At Waverley we believe that positive mental health is a key component in keeping children safe, happy, healthy and learning to the best of their ability. We therefore have a range of well-being resources, activities and support that are available to pupils at all times.
We have two fully trained Mental Health Awareness First-Aiders who are on site all day throughout the school term. These are Mrs Philly Hatton-Evans (Year 5 teacher) and Mrs Jane Mayes (Year 4 teacher) who are both fully trained and undertake regular top-up sessions. They are there to listen and encourage children to talk and explain how they feel, whenever they feel the need to talk. Both then try and help the children express their feelings and concerns and, where necessary, discuss coping strategies. It may be just a quick chat, or regular catch-up sessions can be scheduled.
To encourage communication by whatever means pupils feel comfortable, we also have a ‘Time to Talk’ post-box where they can post a note if they would like to talk or have a concern. Our ‘Time to Talk’ box is a great alternative for children who don’t feel comfortable enough to raise their concern directly face to face as a first step.
With the younger generations becoming much more aware of global issues than previous generations, we hold regular assemblies where we remind children who they can talk to and we also spend time in both assemblies and the classroom, discussing global events in a way that children can understand.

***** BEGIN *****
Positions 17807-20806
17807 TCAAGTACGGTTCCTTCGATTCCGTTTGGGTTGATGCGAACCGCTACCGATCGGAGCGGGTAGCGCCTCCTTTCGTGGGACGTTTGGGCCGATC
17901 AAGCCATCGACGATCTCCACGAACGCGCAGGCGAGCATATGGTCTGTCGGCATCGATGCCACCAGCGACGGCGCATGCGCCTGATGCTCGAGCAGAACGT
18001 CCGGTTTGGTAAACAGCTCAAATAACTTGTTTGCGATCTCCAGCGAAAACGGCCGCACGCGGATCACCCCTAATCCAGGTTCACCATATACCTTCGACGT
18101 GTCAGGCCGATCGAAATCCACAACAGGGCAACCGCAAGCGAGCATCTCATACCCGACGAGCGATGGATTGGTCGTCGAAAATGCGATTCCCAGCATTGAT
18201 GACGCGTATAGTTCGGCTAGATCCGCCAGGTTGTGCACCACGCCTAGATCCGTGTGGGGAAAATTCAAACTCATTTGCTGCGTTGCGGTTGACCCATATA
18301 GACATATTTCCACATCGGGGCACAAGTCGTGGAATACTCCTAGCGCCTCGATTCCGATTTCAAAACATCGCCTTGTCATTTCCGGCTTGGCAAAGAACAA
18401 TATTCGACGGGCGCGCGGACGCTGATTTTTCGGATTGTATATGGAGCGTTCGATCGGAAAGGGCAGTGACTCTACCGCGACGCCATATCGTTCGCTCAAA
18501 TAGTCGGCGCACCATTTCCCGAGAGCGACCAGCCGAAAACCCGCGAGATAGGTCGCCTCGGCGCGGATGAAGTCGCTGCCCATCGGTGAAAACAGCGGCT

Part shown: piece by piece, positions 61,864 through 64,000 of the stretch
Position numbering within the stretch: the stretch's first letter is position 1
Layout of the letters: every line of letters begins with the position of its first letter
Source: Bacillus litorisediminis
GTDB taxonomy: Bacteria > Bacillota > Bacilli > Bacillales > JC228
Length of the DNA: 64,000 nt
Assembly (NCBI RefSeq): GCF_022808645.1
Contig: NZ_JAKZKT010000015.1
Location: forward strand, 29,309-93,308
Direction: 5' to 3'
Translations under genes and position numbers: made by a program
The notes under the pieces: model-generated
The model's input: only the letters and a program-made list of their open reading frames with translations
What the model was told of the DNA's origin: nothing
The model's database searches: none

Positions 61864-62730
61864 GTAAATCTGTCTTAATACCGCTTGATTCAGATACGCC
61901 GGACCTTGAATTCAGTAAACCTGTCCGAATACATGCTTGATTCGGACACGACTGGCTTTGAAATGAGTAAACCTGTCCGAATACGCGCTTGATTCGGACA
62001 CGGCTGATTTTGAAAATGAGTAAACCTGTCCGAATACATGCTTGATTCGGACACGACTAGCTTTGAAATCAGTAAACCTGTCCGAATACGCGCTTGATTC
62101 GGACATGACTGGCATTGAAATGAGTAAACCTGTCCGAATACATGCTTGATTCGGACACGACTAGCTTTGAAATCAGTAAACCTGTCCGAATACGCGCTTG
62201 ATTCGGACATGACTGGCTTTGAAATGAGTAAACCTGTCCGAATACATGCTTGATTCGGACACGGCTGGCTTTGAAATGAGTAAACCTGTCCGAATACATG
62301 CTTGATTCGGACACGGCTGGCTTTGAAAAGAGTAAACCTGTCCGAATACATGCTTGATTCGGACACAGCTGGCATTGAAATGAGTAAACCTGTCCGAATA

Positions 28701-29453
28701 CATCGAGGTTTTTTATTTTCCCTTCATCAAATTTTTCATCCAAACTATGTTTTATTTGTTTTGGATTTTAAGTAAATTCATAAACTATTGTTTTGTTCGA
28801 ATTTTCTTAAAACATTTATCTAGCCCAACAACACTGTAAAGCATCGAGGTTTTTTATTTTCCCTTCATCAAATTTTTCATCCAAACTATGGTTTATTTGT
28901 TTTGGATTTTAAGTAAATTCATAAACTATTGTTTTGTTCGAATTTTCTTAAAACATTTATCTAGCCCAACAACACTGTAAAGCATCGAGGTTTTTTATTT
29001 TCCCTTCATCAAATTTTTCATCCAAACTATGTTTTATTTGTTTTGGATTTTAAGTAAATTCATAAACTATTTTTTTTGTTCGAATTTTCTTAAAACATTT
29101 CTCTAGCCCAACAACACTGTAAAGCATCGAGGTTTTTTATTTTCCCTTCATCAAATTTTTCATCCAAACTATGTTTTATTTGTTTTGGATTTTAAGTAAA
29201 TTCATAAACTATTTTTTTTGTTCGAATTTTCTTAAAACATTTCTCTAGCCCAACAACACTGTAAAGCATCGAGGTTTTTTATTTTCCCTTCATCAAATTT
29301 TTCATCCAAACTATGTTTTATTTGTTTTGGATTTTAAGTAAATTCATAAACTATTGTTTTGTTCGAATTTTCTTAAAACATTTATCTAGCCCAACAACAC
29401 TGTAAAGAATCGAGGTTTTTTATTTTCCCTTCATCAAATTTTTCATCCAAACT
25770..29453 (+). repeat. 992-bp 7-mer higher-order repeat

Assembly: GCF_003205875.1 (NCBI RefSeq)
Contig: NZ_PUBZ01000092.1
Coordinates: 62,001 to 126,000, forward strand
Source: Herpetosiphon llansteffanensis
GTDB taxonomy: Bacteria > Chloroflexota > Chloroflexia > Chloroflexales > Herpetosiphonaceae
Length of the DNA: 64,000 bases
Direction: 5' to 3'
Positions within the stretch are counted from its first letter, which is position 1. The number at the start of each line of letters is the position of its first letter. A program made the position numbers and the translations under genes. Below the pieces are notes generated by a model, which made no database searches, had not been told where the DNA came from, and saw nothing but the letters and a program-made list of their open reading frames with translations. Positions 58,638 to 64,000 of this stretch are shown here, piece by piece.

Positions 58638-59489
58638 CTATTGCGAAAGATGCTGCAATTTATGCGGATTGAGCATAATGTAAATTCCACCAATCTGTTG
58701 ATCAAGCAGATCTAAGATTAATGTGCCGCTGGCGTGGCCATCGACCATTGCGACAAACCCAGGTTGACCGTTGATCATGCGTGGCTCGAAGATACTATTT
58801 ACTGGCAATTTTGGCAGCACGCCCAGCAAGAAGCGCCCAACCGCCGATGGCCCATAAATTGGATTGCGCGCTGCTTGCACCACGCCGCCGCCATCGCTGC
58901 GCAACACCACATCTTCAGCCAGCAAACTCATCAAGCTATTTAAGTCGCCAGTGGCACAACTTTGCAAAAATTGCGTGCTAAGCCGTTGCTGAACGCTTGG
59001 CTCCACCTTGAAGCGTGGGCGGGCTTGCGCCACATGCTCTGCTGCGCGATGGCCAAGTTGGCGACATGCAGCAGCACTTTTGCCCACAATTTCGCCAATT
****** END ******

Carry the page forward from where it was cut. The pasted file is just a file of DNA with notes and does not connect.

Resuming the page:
We encourage all of our pupils to look after each other, an area that was positively commented on in our recent ISI inspection. The Inspectors found that ‘Pupils contribute strongly to the well-being of those around them.’ Waverley encourages a strong community support network and this was explained to the inspectors when they chatted to pupils. The ISI report pointed out that ‘The oldest pupils explained to the inspectors how important it was for them to look after younger ones, to set a good example and develop their confidence.’
We also have a ‘Playground Buddy’ system, whereby one pupil from each year group is allocated the role of ‘Playground Buddy’ each week during lunch and break times. These children are responsible for ensuring that all their fellow pupils are happy and have someone to play with. They also have to keep an eye on the ‘friendship benches’ which is where a pupil sits if they are feeling lonely. The ‘Playground Buddy’ then has the responsibility of ensuring that the lonely child has someone to play with.
‘At Waverley, our strong sense of family and community helps support our pupils and staff, to ensure that we are all well, both mentally and physically, to be able to cope with what has been a very challenging couple of years.’